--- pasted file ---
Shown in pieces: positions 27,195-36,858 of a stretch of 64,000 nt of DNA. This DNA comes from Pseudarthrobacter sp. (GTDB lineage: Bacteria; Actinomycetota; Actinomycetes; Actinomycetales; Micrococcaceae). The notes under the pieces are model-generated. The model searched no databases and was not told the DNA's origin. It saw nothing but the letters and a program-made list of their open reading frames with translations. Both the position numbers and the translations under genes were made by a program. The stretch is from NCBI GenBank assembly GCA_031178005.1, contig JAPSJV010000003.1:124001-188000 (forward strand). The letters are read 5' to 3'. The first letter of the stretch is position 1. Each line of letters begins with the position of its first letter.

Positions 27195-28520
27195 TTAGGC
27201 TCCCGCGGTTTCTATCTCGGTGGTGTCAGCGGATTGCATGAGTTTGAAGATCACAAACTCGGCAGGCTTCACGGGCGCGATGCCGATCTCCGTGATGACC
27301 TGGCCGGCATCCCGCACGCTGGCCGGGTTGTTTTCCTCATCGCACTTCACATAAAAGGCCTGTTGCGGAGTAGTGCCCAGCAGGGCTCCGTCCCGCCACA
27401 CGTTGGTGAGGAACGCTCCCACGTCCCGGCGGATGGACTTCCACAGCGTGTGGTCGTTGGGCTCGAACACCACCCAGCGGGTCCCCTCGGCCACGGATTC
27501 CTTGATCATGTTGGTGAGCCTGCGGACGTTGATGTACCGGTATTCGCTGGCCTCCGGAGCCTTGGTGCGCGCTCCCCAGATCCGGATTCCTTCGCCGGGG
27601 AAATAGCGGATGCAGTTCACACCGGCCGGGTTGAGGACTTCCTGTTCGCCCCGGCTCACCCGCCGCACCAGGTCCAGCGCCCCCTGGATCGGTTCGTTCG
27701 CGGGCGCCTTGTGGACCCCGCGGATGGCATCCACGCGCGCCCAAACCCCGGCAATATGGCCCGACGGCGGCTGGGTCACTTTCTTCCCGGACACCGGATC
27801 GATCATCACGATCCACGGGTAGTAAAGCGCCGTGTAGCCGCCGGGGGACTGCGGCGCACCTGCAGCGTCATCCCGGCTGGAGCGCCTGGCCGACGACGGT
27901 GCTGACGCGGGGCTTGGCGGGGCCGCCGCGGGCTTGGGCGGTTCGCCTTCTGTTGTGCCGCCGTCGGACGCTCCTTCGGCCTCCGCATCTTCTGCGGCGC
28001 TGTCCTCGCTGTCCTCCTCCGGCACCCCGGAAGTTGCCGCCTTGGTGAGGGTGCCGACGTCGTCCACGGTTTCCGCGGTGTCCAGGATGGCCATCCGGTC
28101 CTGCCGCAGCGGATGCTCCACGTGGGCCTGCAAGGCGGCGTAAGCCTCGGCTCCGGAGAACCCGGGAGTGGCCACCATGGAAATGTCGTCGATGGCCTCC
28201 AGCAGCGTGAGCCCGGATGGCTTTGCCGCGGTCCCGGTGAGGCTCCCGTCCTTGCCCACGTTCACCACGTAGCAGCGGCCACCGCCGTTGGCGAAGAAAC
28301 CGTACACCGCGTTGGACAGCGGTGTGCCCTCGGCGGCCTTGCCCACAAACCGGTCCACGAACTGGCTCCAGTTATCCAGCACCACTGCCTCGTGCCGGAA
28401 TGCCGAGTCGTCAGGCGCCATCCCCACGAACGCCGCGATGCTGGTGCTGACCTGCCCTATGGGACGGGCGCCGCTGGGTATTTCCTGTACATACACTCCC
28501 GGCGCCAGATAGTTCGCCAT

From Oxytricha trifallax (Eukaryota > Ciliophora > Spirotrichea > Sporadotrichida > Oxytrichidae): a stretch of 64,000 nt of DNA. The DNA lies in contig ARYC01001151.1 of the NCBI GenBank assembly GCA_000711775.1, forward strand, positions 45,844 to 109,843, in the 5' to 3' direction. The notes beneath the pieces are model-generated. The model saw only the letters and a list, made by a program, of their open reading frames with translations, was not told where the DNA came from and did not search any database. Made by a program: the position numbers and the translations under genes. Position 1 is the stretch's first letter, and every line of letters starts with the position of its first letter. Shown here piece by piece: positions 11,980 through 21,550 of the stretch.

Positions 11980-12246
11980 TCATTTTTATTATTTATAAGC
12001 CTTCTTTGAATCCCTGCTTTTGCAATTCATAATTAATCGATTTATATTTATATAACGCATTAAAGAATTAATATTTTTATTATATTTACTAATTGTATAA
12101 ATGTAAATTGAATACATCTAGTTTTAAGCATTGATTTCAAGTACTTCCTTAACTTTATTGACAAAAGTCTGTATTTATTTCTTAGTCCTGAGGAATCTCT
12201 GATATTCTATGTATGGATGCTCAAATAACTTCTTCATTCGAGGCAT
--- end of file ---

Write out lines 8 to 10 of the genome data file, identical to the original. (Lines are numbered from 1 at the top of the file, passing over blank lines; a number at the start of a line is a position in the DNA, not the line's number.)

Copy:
27601 AAATAGCGGATGCAGTTCACACCGGCCGGGTTGAGGACTTCCTGTTCGCCCCGGCTCACCCGCCGCACCAGGTCCAGCGCCCCCTGGATCGGTTCGTTCG
27701 CGGGCGCCTTGTGGACCCCGCGGATGGCATCCACGCGCGCCCAAACCCCGGCAATATGGCCCGACGGCGGCTGGGTCACTTTCTTCCCGGACACCGGATC
27801 GATCATCACGATCCACGGGTAGTAAAGCGCCGTGTAGCCGCCGGGGGACTGCGGCGCACCTGCAGCGTCATCCCGGCTGGAGCGCCTGGCCGACGACGGT